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If you think about what all of this means in terms of how we today view ourselves, the world in which we live, and the values that we have today, you can see how difficult it’s going to be for us to enter into the world of the Celts. Today we are quite obsessive about such things as privacy and individuality, of “being our own selves” and “getting in touch with the inner man” and other such self- centered nonsense. But the Celtic Christian understood, just as did and do Eastern Christians, that man is saved in community; if he goes to hell, he goes alone.

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Beverley Minster, East Yorkshire, England 

So the orientation of those Christian Celts to God and the other world was very different than the orientation of our modern world, no matter how devout or pious we may be, and this makes the distance between us and the world of Celtic monasticism far greater than just the span of the centuries. A renowned scholar, Sir Samuel Dill, writing generally about Christians in the West at this same period of time, said: “The dim religious life of the early Middle Ages is severed from the modern mind by so wide a gulf, by such a revolution of beliefs that the most cultivated sympathy can only hope to revive in faint imagination ….[for it was] a world of…fervent belief which no modern man can ever fully enter into….It is intensely interesting, even fascinating…[but] between us and the early Middle Ages there is a gulf which the most supple and agile imagination can hardly hope to pass. He who has pondered most deeply over the popular faith of that time will feel most deeply how impossible it is to pierce its secret.” (Quoted in Vita Patrum, Fr. Seraphim Rose)

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Iona Abbey, Scotland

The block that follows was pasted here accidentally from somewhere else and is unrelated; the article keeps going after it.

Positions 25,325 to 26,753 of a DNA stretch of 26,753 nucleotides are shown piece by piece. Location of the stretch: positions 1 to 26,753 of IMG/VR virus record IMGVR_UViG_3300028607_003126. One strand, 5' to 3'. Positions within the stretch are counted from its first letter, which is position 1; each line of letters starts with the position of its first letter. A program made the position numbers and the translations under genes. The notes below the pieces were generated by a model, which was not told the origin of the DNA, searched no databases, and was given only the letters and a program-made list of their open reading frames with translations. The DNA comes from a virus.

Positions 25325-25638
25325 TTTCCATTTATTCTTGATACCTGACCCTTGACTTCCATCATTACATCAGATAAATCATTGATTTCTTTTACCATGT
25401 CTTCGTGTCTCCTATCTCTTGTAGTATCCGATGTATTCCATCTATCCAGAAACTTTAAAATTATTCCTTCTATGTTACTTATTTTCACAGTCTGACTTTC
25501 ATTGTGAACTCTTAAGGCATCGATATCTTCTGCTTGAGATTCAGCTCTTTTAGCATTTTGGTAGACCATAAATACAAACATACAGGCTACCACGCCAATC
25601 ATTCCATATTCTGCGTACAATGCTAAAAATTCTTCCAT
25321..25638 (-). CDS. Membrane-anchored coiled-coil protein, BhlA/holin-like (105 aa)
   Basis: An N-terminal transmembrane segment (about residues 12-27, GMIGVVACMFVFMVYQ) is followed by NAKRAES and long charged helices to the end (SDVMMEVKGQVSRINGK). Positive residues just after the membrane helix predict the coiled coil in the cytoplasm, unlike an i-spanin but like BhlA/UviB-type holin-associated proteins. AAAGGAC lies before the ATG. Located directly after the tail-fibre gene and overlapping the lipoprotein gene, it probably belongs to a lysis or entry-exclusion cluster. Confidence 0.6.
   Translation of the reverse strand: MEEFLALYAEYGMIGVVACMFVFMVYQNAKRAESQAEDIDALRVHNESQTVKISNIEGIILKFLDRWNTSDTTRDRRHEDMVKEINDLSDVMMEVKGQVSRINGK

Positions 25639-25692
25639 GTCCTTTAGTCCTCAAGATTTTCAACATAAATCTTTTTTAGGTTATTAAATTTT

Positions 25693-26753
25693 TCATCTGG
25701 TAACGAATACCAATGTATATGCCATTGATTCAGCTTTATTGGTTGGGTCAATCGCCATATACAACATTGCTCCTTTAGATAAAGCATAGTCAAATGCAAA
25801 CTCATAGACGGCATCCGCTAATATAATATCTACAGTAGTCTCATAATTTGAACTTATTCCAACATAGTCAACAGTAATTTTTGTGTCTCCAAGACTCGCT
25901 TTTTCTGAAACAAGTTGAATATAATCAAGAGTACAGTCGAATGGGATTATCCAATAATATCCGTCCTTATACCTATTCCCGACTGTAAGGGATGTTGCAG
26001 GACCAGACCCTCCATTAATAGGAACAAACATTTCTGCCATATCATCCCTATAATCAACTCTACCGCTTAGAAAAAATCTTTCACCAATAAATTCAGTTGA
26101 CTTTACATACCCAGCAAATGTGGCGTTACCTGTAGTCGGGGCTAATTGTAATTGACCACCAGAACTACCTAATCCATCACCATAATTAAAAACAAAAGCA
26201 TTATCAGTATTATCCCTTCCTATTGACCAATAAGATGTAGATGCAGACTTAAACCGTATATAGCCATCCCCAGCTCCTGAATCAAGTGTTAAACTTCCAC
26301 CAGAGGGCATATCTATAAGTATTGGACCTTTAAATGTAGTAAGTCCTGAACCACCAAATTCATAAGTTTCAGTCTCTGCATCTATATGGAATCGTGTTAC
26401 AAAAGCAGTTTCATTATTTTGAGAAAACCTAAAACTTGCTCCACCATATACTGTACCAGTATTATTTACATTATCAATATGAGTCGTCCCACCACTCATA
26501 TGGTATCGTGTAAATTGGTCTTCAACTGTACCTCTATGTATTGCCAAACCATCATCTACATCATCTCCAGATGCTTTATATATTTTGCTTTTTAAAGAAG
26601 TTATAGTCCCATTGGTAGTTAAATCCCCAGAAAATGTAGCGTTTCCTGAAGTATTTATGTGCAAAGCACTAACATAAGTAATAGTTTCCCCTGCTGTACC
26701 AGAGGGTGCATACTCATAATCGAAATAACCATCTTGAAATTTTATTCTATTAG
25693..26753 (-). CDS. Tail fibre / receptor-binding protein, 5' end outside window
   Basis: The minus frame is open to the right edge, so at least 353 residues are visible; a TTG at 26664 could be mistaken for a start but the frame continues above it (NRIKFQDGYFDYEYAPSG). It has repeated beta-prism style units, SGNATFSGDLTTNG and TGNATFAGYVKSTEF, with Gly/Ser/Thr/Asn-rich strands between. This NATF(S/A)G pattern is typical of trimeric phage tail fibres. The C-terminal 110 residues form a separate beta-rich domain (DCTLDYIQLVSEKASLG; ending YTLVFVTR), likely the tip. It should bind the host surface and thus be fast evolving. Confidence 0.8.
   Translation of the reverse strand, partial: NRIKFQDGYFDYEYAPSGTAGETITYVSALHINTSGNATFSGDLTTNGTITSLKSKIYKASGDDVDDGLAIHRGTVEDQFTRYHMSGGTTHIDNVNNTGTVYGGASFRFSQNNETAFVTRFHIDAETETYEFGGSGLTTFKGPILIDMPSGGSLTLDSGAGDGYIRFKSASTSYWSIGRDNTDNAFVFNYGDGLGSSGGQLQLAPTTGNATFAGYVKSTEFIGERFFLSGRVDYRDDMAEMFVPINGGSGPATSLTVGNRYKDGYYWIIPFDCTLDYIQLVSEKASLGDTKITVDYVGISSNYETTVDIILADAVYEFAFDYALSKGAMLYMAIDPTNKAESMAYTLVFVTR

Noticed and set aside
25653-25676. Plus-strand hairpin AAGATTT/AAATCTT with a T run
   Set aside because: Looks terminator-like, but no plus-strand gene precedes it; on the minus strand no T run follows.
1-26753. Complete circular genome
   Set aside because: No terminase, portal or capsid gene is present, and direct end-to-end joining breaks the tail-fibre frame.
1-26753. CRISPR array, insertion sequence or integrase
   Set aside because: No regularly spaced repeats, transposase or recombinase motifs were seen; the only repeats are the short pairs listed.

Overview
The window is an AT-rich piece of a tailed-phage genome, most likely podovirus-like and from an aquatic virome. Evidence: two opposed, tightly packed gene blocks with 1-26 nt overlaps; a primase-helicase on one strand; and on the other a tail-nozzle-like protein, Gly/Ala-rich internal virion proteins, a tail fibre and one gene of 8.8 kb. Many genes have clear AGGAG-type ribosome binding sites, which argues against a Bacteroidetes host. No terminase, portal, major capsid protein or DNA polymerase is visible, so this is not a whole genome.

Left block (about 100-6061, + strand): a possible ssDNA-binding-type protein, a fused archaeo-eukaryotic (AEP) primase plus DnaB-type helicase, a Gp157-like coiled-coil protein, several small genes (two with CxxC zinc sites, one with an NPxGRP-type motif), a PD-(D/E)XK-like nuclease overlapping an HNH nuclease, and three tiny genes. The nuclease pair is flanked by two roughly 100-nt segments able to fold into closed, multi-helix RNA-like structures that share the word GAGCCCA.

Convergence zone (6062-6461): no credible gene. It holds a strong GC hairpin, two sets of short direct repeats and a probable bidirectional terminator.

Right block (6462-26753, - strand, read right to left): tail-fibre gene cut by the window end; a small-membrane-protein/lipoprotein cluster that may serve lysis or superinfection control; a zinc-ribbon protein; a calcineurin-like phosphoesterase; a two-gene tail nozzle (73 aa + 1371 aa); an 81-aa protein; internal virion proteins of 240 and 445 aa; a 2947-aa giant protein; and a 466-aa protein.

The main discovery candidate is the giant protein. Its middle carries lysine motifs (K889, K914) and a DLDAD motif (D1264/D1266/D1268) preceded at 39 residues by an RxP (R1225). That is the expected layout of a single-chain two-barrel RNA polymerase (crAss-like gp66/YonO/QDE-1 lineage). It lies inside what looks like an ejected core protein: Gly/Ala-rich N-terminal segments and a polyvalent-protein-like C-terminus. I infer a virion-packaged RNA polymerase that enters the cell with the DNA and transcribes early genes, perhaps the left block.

But is it really “impossible”? To enter their world–the world of Celtic Christianity, which is the same as Celtic monasticism–we must find a way to see things as they did–not as we do today–; to hear, taste, touch, pray, and think as they did. And this is what I mean by the word “spirituality”–a whole world-view. We must examine them in the full context of their actual world–which was a world of Faith, and not just any Faith, but the Christian Faith of Christians in both the Eastern and Western halves of Christendom in the first thousand years after Christ. Spirituality is living, dogmatic, theology. This is the only way we can begin to understand how Celtic Monasticism can be a model of sanctity for us living today, more than a millennium after their world ceased to be. Remember, I said it would be difficult to enter their world; difficult, but not impossible… When we speak of someone or something being a “model,” what do we mean? In this instance–speaking about Celtic monasticism as a “model”–we mean something that is a standard of excellence to be imitated. But here I’m not speaking of copying external things about Celtic monasteries–such as architecture, style of chant, monastic habit, etc., which are, after all cultural “accidents.” I’m speaking of something inward, of an inner state of being and awareness. It’s only in this sense that Celtic monasticism can be, for those who wish it, a “model of sanctity.”

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Iona Abbey, Scotland 

But what do I mean by “sanctity”? We must be careful not to slip into some kind of vague, New Age warm “fuzzies” which are more gnostic than Christian and have more to do with being a “nice” person than encountering the Living God in this life. By sanctity I mean what the Church herself means: holiness–which is nothing more or less than imitation of Christ in the virtues, and striving to die to oneself through humility, so as to be more and more alive to Christ, successfully cutting off one’s own will in order to have, only the will of Christ, as St. Paul says in his epistle to the Galatians (2:20): “I am crucified with Christ: nevertheless I live; yet not I, but Christ liveth in me…” So, holiness means dying to oneself and especially to one’s passions, more and more, so as draw closer and closer to the Lord God Himself, through Jesus Christ, and Him crucified and risen. In addition, Celtic Christians had the concept of “hallowing” or “hallowed”–an old fashioned term that today has survived only in the unfortunate pagan holiday called “Halloween” (from “All Hallows Eve”–which began as the vigil for the Western Feast of All Souls Day and later took on vile pagan overtones). To early British Christians, something or someone that was “hallowed” was “set apart” from others and sanctified for service to God. Thus, a priest’s ordination or a monastic’s tonsuring was his “hallowing.”